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ebenstein

iso and the m

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the m9 was reported to iso-less, as no matter in what iso an image was shot, a repair could be made in photoshop without degradation of the image. is this true for the M as well?

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Not sure where you heard that about the M9. It's not true. It's not true for any digital camera.

 

Welcome to the forum!

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I think I know what you mean. (BTW, this forum is not always the best place to ask very technical questions and expect to get right answers. )

It seems to be pretty much true. For a stop increase in ISO the dynamic range is reduced by one stop too. This means that camera's ability to record low light is not improved with higher ISO and pushing a low ISO picture in post will give the same result. This was discussed in another thread a couple of weeks ago.

Not all sensors behave like this. Go to dxo site and compare the S/N or dynamic range curves of Canon 6D and Leica M, and you will see.

 

I was thinking about this very recently too, and I would be very grateful if someone with good knowledge in sensors would explain why there are such differences.

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ISO on a digital camera simply amps the signal gain. And it is true that rather than raising camera iso as light levels drop you can instead shoot at base iso and essentially disregard exposure - raising exposure a comparable amount in post - and end up with comparable images. But that only applies at base iso. Shooting at different iso levels and being dismissive of exposure because you think it can be corrected - at no IQ cost - in post is simply not true.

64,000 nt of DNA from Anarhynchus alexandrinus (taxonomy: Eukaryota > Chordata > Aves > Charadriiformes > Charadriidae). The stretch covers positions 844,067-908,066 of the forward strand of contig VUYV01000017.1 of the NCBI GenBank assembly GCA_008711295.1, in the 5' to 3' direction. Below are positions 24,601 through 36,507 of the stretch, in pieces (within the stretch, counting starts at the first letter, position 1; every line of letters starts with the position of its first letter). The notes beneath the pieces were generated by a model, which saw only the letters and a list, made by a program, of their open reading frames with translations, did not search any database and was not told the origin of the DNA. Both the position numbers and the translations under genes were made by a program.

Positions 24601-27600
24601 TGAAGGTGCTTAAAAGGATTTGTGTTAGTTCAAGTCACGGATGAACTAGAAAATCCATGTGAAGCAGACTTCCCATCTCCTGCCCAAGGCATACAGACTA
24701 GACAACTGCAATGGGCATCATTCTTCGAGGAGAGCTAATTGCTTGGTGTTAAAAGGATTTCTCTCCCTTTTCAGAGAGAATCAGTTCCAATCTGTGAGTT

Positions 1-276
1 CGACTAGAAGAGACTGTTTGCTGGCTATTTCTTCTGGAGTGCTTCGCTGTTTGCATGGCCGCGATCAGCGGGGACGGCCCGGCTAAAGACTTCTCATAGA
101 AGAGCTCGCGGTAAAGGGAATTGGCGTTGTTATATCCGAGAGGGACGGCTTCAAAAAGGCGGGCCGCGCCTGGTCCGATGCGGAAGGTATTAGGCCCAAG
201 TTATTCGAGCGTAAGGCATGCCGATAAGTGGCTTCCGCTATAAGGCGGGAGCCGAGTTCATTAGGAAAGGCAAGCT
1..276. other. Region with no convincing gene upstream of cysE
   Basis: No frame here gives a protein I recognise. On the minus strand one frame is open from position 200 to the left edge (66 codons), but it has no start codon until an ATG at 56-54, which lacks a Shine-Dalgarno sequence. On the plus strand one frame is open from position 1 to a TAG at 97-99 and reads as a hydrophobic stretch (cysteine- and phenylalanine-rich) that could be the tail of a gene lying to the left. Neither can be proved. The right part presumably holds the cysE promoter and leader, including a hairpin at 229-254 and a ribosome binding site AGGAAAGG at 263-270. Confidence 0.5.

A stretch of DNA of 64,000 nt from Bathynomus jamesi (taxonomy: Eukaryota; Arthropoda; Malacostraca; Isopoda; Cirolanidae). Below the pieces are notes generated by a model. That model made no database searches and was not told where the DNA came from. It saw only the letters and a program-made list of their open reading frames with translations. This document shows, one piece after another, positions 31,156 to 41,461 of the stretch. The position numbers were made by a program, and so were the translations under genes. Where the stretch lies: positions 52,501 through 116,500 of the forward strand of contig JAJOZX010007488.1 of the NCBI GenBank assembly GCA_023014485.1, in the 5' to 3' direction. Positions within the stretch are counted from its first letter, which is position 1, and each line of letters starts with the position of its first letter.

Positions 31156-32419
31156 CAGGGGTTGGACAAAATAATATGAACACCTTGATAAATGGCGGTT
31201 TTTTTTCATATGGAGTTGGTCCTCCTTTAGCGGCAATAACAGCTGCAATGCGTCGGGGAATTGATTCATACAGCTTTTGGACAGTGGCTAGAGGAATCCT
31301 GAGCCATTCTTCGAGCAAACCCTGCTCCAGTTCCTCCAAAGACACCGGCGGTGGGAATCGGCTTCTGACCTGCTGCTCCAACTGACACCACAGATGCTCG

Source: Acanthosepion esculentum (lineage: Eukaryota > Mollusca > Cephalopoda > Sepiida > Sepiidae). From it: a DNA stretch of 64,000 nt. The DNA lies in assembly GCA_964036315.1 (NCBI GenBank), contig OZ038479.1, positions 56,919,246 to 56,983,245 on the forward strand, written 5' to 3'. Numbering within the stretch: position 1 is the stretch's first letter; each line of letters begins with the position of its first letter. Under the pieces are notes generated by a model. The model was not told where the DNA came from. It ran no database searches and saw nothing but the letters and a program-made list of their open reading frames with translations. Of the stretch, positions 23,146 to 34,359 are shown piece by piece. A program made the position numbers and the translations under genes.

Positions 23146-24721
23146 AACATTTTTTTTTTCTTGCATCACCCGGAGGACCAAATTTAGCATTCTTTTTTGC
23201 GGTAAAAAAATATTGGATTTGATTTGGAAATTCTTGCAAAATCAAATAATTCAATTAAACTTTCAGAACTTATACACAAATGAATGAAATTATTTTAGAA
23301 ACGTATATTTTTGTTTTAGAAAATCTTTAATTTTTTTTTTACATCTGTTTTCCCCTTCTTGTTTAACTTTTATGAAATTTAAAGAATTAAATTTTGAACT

Most importantly, in my opinion shooting that way (base iso and correcting in post) is simply not very pragmatic. Light, and light levels, are everything in photography. Having to adjust for exposure (including iso) while shooting forces one to wrap one's mind around everything that matters, including a sense for how one's IQ is degrading as light levels drop. That's important.

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I think I know what you mean. (BTW, this forum is not always the best place to ask very technical questions and expect to get right answers. )

It seems to be pretty much true. For a stop increase in ISO the dynamic range is reduced by one stop too. This means that camera's ability to record low light is not improved with higher ISO and pushing a low ISO picture in post will give the same result. This was discussed in another thread a couple of weeks ago.

Not all sensors behave like this. Go to dxo site and compare the S/N or dynamic range curves of Canon 6D and Leica M, and you will see.

 

I was thinking about this very recently too, and I would be very grateful if someone with good knowledge in sensors would explain why there are such differences.

 

This made me to remember an old thread by me... related to M8 but on th same subject... http://www.l-camera-forum.com/leica-forum/leica-m8-forum/86705-praise-m8-sensor.html ... indeed I had other experiences that confirmed me about the fact that setting higher ISO on camera is (very) useful to allow shorter exposure times... but is has next to zero effect on the capture of low light details.